Heritage Places and Objects

We're reviewing our heritage list

Wellington City Council recently invited Wellingtonians to tell us what’s important to them as we plan for growth and change. One of the themes that came through strongly is how much people value our city’s heritage and its contribution to our identity, vibrancy and sense of place.

As the city grows and changes, taking steps to protect heritage places and objects becomes even more important, and is part of a national requirement for all councils. It is also something we can build into our District Plan, which is the blueprint for making sure our city functions well and protects the things that make it special.

We have been working with historians and architectural specialists to identify places and objects that may have significant heritage values. This is so we can start talking with landowners about what they might have, and the ways that we can help them look after it.

We are also asking our communities to identify and nominate important places that they know about. The list of places under consideration for addition to the Heritage Schedules will be updated periodically, until the Proposed District Plan is notified in 2022.

What is a heritage building, area or object?

These are buildings, areas or objects that contribute to an understanding and appreciation of New Zealand’s history and culture.

For inclusion in the District Plan heritage schedule, a building, area or object must be significant for one or more of the following reasons:

  • Historic values: these values relate to the history of a place and how it demonstrates important historical themes, events, people or experiences
  • Physical values: these values relate to the physical evidence of the past that is still present. They include archaeological, architectural, townscape, group, scientific, and technological values. Physical values can also include the age or integrity of a place.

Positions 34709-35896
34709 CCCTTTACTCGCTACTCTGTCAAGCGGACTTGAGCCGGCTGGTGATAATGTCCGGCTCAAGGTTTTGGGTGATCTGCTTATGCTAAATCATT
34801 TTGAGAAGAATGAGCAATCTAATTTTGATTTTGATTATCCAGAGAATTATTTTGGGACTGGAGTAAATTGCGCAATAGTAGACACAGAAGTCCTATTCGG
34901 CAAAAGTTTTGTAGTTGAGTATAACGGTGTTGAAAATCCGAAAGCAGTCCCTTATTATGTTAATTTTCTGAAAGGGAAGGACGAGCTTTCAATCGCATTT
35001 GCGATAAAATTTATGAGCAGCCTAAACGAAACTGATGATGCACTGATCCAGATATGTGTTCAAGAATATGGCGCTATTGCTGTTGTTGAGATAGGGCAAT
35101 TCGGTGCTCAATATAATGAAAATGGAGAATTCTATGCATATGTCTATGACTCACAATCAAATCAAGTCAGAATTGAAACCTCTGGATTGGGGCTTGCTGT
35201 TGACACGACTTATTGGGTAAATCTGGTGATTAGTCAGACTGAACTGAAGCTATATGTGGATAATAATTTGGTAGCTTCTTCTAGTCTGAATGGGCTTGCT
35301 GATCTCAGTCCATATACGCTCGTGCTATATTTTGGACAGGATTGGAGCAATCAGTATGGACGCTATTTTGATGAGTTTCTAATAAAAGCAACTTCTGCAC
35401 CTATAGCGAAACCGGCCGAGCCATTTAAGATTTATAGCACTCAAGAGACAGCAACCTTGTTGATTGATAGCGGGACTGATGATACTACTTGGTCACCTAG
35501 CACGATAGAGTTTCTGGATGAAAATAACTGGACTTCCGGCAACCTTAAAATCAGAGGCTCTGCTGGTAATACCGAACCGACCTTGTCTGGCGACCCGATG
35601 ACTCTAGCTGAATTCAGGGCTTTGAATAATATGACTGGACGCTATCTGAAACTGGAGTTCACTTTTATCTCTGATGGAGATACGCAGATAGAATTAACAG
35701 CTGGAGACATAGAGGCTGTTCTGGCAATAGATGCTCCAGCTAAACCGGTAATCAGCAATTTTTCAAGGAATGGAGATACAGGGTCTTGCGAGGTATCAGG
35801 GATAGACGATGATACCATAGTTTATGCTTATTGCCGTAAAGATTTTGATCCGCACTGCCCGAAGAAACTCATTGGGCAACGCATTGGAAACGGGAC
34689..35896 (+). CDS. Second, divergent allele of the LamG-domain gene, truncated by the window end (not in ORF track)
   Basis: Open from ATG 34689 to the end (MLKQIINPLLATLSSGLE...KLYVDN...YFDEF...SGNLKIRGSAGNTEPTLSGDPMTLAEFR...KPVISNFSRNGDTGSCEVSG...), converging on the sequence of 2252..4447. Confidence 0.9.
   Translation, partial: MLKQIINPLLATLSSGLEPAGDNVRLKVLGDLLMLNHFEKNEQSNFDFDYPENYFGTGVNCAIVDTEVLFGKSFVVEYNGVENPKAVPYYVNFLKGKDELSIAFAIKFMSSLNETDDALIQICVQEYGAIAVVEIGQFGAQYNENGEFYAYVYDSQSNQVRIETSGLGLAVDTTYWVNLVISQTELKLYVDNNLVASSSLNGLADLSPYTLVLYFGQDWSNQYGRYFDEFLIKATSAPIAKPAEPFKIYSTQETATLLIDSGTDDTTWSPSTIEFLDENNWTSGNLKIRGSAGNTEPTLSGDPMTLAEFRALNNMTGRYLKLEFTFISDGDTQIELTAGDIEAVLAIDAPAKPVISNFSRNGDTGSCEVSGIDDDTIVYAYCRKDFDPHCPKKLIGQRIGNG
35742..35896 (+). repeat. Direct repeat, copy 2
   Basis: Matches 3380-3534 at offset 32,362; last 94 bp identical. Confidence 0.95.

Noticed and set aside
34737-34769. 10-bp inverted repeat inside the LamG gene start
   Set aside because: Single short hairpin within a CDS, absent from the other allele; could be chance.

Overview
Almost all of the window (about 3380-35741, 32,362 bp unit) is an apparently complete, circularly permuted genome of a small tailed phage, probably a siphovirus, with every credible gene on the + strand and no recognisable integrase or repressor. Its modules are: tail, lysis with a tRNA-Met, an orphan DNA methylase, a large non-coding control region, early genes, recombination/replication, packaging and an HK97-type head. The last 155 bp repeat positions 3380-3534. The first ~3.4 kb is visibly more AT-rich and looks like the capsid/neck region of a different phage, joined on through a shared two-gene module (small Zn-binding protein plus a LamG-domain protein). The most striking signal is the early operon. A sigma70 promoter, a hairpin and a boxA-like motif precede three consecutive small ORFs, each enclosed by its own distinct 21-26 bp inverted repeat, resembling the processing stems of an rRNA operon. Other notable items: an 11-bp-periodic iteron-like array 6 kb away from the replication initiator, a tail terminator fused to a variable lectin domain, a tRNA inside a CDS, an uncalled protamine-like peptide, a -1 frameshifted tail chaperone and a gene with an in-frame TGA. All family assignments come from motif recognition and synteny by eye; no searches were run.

• Social values: these values relate to the meanings that a place has for a particular community or communities.
  • Tangata whenua values: these values relate to places that are sacred or important to Māori for spiritual, cultural or historical reasons.
  • Surroundings: the setting or context of the place contributes to an appreciation and understanding of its character, history and/or development.
  • Rarity: the place is unique or rare within the district or region.
  • Representativeness: the place is a good example of its type or era.

Where are they?

All across Wellington city and the surrounding rural areas. The current District Plan heritage schedule includes both publicly and privately owned sites including:

  • 547 listings for buildings (or approx. 570 individual buildings)
  • 51 heritage objects
  • 35 heritage areas (which include up to 590 buildings, objects or features, some of which are also individually listed)

We have reviewed a list of over 600 items that have been brought to our attention over the past 10 years. Of these we think that there are at least 76 additional places and objects that are so special they should be considered for addition to the heritage schedule in the District Plan. The initial list of 76 proposed places and objects include:

  • 58 individual buildings
  • 10 new heritage areas
  • 2 existing heritage areas – the addition of new contributing objects and buildings
  • 2 existing heritage buildings – the addition of features
  • 4 heritage objects

Click here to view the heritage places and objects information hand out

Click here to view information on current heritage listings


Heritage Places and Objects

Proposed new heritage buildings and objects list
Type of ListingAddress